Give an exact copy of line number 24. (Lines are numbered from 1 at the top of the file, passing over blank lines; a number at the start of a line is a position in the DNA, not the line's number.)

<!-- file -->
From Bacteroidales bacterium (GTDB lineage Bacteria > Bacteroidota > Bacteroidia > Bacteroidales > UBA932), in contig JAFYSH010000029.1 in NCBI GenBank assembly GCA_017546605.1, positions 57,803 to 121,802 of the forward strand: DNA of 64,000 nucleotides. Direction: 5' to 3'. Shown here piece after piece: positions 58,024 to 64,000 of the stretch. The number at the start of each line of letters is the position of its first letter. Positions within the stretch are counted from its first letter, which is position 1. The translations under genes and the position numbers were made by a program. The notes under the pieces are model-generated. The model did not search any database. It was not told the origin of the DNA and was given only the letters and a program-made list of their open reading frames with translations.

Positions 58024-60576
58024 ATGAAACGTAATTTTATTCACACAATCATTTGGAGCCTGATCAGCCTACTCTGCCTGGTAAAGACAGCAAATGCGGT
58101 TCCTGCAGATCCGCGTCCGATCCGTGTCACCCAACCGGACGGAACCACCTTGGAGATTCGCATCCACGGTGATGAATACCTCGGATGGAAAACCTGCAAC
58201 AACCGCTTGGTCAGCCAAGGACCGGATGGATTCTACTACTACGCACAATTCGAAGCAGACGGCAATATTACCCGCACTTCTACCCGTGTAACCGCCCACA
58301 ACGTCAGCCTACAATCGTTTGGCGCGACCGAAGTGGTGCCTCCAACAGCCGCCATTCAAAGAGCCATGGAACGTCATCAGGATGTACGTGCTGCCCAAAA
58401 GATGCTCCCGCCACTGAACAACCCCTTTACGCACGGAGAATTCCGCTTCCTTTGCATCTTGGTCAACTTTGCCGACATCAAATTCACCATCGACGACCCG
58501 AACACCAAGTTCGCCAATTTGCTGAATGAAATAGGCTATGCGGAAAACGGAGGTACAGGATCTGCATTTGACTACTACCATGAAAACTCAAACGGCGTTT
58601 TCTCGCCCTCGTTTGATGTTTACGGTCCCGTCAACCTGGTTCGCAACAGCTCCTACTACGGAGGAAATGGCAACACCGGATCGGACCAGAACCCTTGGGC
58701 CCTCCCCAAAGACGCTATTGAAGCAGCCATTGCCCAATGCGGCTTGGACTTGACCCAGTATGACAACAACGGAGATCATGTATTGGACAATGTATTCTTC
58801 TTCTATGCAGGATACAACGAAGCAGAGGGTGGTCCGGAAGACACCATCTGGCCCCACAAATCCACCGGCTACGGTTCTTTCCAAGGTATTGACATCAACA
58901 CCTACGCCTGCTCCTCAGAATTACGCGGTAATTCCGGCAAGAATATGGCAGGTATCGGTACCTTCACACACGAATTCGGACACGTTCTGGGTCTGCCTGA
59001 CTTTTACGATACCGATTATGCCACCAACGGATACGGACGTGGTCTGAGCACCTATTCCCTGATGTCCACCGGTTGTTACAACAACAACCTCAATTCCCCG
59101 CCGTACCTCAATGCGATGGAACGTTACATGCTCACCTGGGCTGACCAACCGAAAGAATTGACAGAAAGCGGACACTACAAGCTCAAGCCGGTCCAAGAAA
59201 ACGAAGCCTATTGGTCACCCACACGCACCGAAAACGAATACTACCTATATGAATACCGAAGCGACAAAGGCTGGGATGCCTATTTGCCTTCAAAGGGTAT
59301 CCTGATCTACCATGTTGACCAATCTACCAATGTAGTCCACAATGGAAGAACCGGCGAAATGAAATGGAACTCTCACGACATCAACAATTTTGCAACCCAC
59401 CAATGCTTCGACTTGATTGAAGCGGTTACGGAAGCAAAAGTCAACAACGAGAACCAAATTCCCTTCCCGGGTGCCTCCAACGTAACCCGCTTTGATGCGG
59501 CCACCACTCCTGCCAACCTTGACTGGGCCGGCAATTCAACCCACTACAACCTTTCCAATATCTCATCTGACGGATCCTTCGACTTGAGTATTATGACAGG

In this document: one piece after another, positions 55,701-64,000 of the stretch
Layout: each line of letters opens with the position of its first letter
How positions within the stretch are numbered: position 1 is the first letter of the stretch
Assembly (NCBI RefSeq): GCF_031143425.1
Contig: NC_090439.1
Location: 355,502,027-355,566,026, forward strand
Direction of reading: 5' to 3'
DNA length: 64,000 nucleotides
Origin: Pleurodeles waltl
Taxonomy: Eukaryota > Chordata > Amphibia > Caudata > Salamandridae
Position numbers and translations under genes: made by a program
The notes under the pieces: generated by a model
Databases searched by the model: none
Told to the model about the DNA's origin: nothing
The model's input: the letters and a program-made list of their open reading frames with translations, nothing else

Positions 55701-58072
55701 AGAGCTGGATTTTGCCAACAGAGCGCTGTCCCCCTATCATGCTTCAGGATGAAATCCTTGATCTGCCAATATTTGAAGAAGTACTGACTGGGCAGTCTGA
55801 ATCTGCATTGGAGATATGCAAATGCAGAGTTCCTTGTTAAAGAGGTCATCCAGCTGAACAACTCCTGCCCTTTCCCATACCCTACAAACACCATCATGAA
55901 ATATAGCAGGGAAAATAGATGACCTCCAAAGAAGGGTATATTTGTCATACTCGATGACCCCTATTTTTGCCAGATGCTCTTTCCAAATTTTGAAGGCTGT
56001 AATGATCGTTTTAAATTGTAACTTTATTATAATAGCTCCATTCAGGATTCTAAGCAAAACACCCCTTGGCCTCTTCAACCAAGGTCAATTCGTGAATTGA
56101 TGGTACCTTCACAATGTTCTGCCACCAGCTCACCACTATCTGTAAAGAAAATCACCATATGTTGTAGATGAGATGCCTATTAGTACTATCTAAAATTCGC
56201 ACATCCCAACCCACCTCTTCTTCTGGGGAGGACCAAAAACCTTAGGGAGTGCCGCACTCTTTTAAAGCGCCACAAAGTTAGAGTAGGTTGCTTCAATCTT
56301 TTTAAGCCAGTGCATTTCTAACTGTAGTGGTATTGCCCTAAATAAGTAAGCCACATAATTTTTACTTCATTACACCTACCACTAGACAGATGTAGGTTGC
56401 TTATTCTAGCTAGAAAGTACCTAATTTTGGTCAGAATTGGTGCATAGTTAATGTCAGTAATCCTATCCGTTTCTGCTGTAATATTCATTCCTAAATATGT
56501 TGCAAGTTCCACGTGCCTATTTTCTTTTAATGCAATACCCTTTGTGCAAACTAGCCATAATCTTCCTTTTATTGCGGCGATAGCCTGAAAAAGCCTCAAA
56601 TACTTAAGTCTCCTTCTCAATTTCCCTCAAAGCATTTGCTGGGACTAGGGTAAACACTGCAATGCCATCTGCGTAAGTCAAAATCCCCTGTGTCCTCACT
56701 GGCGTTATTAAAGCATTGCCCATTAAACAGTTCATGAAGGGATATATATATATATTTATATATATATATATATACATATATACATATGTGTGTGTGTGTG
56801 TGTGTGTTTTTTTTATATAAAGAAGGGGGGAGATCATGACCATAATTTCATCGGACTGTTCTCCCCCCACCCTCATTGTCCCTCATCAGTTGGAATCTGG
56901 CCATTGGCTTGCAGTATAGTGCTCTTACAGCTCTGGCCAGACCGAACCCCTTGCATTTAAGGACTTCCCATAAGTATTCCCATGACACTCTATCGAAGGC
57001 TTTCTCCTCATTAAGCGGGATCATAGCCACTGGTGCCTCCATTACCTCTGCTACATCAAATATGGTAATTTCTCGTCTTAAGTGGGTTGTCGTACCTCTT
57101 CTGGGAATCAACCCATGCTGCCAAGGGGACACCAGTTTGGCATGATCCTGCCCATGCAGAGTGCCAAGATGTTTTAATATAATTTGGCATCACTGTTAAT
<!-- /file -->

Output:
Location: 355,502,027-355,566,026, forward strand